Trek Farley EX 9.8 fat bike review

Wagon wheeled snow tamer with legit summer capabilities, too

Fat Bike
Trek Farley EX 9.8 Review

There is no reason for an offseason with a bike like this.

Lowdown: Trek Farley EX 9.8 Fat Bike

Under normal circumstances this Mtbr bike review would have posted sometime back in the colder months when days were short and snow covered the trails. But these are not normal circumstances because this is not a normal bike. Indeed, while the Farley EX 9.8 resides within Trek’s fat bike family, its capabilities reach beyond winter thanks to a unique design that eschews the common 26-by-tubby wheel/tire combo, and instead rolls on 27.5 carbon wheels shod with comparatively skinny 3.8-inch tires. The Farley EX is also not your standard steep-angled fatty hardtail. It’s a fun (dare we say, playful) 120mm full suspension trail tamer that’s just as at home on dirt as it is plowing through pow. To learn more press play to watch this Trek Farley EX stoke video, then read the full Mtbr review below.

Stat Box
Frame: Carbon front/seatstay, alloy chainstay Handlebar: Bontrager Line Pro Carbon 750mm
Suspension: ABP, Full Floater, EVO link Chain: SRAM
Fork: 120mm RockShox Bluto RL Solo Air Saddle: Bontrager Evoke 3, Ti rails
Shock: 120mm Fox Performance Float EVOL RE:aktiv 3-position damper Seatpost: Bontrager Drop Line 125
Wheels: Trek Wampa Carbon 80 SL Cassette: SRAM 10-42, 11 speed
Tires: Bontrager Hodag, 27.5×3.80 Stem: Bontrager Line 35mm
Shifters: SRAM X1, 11 speed Headset: Integrated, cartridge bearing
Brakeset: SRAM Guide hydraulic disc Headtube angle: 68.8 degrees
Rotors: 180mm f/r Chainstay length: 443mm
Cable routing: Internal Seat tube angle: 67 degrees
Rear Derailleur: SRAM X01 Weight: 31.4 pounds (size XL)
Crank: Race Face Next, 30T MSRP: $5500
Bottom bracket: PF121 Rating: 4 Flamin' Chili Peppers 4 Chilis-out-of-5
Cassette: Shimano SLX 11-42

  • Legit four-season capability
  • Alloy rear triangle adds weight
  • Great for mixed condition rides
  • So-so front suspension
  • Better rollover with 27.5 wheel
  • Blew one rear shock while testing
  • Well-placed frame guards
  • Max tire width 4.0
  • Great dropper post
  • Heavy (for a carbon trail bike)
  • Ample standover height
  • Limited tire options
  • Rear suspension soaks up chatter
  • Tires not great in deep snow
  • Great looking bike
  • Delayed tire bite in loose terrain
  • Railable dry trail traction
  • A lot of money for fat bike
  • Good braking/shifting performance
  • Undamped tire bounce
  • Less tire squirm
  • Hard to manual
  • Light (for a fat bike)
  • Has trail bike manners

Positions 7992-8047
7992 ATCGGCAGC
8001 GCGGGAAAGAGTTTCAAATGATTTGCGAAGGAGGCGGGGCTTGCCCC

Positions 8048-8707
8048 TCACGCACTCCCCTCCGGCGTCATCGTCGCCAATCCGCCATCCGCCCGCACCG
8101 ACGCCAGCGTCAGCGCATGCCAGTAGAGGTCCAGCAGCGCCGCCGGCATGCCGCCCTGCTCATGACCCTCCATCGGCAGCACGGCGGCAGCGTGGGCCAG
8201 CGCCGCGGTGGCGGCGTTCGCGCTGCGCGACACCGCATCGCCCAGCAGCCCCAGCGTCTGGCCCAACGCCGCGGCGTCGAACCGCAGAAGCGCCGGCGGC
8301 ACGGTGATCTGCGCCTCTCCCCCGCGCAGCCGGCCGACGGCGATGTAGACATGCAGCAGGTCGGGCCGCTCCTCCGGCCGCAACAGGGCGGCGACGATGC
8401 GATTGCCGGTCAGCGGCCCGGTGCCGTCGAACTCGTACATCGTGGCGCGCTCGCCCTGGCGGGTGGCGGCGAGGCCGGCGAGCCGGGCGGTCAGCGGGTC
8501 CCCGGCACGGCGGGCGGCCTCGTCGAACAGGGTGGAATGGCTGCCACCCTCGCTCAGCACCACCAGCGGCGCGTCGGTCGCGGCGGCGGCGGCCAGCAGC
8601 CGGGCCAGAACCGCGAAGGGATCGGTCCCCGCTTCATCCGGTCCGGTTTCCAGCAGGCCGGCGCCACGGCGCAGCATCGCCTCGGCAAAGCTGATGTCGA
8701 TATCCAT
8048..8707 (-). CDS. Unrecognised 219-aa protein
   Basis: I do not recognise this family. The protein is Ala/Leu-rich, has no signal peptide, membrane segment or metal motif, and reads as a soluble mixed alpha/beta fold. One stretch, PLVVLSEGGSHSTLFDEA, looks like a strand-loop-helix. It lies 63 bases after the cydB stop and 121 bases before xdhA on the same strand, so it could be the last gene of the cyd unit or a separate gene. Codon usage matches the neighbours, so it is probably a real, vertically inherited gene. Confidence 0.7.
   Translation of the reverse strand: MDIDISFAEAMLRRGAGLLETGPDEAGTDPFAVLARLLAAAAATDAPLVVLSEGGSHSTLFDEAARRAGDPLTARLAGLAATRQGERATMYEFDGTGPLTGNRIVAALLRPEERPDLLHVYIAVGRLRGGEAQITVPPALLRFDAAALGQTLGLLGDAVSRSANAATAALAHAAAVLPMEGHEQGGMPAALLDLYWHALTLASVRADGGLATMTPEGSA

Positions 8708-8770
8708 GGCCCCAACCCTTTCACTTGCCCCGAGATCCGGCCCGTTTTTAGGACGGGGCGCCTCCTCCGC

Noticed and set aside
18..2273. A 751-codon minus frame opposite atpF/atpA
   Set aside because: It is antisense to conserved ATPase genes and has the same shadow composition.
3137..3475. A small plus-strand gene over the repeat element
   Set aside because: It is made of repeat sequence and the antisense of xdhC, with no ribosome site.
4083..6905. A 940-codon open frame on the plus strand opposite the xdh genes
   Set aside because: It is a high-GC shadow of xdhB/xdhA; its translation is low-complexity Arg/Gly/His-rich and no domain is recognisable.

• Outside the box design

Review: Trek Farley EX 9.8 Fat Bike

Before delving into what the Trek Farley EX 9.8 is, it’s helpful to understand what it’s not. By bypassing the fat bike standard 26×4.5 (or wider) wheel-tire combo, this “hybrid” fat bike is not the preferred weapon of choice for slaying deep powder in the Alaskan backcountry. If you’re looking to cut freshies from December to March, turn your attention to one of the many more traditional fat bikes on the market, which can run super wide tires. (Trek’s Farley 9.9, for instance.)

Trek Farley EX 9.8 Review

The Farley EX 9.8 proved to be a fast roller at January’s second annual Fat Bike World Championships in Crested Butte, Colorado.

The Farley EX 9.8 is also not a true trail bike. Sure it has 120mm of suspension front and rear. But those wide’ish tires and (sorry, RockShox) the so-so Bluto fork will leave you wanting more if a dedicated warm-weather shred machine is your sole focus. (In this case the Trek Remedy or Slash would be a better choice.)

However, if you’re looking for one bike to ride on packed snowy trails in winter (which is what most fat bikers do most of the time), and capably rip around your local singletrack in summer, then the Trek Farley EX 9.8 is one of (if not the) best options on the market. Its 27.5 wagon wheels (we’re talking fat bikes, remember) offer more roll over than 26ers. But they aren’t ginormous, meaning less unsettling squirm or undamped bounce when banging around dry trails.

Trek Farley EX 9.8 Review

The low slung top tube avails superb standover.

They also roll comparatively fast, a fact I discovered at January’s Fat Bike World Championships in Crested Butte, where hard pack conditions netted an obvious speed advantage when side-by-side with fellow racers on standard (and often heavier) 26×4.5/4.8/5.0 set-ups. Indeed, despite being a full-suspension fat bike, the Farley EX 9.8 (size XL) weighs just over 31 pounds. And like 29ers on an XC course, the taller 27.5 wheels (along with narrower tires) carry speed better than their smaller diameter brethren once up to speed.